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Thursday, 4 September 2014
Total To End Gas Flaring By 2015
Total upstream has given a firm assurance concerning its efforts to put an end to gas flare from its major production facilities in the Niger Delta region.
The company said it has embarked on various gas gathering initiatives which it hoped would accelerate almost a zero flare of gas in those systems.
Elizabeth Proust, the managing director and chief executive officer of Total upstream companies in Nigeria, who made this disclosure in an interview with Leadership said presently its Ofon field was the only major installation where gas flaring occurs but affirmed management’s decision to stop flaring there in January 2015.
Proust disclosed that other installations, onshore on OML58, on the FPSO and on other platforms are all connected already to a gas utilisation solution designed to inject or commercialise the gas.
“So we will achieve zero flaring, though installations will maintain a small steady flow of gas to maintain a safety flare. All gas flaring associated with oil exploration will be stopped by January 2015. There will be a formal flare out ceremony to which you will be invited.” She reassured On domestic gas utilisation efforts, the CEO said the company has invested in a 24 inch wide 50kilometre long pipeline onshore starting from OML58 to go to Imo River.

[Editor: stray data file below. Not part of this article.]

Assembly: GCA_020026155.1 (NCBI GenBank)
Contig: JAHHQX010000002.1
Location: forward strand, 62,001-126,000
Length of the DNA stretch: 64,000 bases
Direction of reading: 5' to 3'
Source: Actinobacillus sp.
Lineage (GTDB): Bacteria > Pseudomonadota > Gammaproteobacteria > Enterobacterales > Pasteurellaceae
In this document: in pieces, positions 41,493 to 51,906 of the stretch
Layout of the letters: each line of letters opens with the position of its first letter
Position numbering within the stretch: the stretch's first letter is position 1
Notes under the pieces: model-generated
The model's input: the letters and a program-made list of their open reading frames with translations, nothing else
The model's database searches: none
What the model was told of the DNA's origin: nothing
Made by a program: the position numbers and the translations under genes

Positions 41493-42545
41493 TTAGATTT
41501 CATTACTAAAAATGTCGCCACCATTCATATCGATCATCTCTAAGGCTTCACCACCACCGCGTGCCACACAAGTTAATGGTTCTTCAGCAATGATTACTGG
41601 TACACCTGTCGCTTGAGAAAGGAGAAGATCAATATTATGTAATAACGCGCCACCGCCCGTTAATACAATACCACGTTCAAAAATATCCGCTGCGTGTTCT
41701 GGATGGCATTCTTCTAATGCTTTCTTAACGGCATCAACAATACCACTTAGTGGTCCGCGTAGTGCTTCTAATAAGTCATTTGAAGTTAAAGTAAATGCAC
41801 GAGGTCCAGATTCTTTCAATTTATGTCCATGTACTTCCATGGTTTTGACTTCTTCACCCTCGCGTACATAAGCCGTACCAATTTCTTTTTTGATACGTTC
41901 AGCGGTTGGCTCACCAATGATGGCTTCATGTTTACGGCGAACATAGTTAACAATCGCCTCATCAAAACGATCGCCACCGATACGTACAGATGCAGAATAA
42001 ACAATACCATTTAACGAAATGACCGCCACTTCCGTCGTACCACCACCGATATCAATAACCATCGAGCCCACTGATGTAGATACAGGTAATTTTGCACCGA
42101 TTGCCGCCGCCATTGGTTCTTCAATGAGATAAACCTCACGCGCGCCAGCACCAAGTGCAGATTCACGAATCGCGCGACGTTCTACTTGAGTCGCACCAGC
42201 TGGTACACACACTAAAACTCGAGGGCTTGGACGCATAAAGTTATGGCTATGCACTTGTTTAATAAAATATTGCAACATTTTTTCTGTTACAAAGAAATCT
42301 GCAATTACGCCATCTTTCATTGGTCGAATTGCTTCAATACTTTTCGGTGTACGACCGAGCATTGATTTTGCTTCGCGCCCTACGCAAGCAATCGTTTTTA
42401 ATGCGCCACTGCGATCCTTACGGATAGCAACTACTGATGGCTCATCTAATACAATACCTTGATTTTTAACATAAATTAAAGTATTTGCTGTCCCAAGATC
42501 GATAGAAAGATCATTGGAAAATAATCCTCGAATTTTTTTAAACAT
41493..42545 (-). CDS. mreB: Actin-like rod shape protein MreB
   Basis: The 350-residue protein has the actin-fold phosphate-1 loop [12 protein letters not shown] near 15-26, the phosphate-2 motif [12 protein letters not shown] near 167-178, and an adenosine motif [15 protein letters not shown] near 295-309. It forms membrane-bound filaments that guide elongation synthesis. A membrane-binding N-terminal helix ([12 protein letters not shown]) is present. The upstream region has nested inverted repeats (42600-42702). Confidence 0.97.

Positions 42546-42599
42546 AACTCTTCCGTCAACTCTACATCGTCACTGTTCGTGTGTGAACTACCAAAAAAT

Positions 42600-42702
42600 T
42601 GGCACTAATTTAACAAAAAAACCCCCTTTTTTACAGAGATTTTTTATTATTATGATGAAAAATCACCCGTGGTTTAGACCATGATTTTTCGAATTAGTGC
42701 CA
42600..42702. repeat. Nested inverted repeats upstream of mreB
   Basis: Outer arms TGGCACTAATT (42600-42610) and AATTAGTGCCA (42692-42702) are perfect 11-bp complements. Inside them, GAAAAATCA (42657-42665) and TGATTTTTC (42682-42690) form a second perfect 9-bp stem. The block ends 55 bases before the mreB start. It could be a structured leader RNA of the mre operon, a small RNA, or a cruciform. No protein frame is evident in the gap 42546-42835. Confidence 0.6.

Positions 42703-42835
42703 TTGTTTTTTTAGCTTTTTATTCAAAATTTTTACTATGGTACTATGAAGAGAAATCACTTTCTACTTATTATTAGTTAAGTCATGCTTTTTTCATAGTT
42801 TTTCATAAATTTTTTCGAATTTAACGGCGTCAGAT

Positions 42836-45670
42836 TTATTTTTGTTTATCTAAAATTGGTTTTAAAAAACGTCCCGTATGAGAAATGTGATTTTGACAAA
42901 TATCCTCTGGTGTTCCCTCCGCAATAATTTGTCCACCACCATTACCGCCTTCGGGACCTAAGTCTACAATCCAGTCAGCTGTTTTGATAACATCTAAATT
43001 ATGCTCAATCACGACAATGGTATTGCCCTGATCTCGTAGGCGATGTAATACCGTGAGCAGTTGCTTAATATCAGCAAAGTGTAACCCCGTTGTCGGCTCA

“ Here we already have a contract with the Alaoji Power Plant and this is our first customer and we will be ready in 2015 to deliver 100 million cubic meters per day. We have contacted other industrial users, not just power plants because when you have the energy it stimulates development. My plan is that by 2017, we should evacuate 300 million cubic feet of gas through the pipeline.” She stated.
According to her, “Its a huge pipeline crossing several communities. So it was not so easy. The cost of the pipeline is now around $900 million. To get return on such investment in pipeline, we need effectively good clients and an improved gas price.”
She stressed the need to review the existing gas price because it cannot cover the budget of the pipeline, adding, “I hope that with increased industrial uptake we will be able to achieve a better price and we can offset the cost of investment in the pipeline.”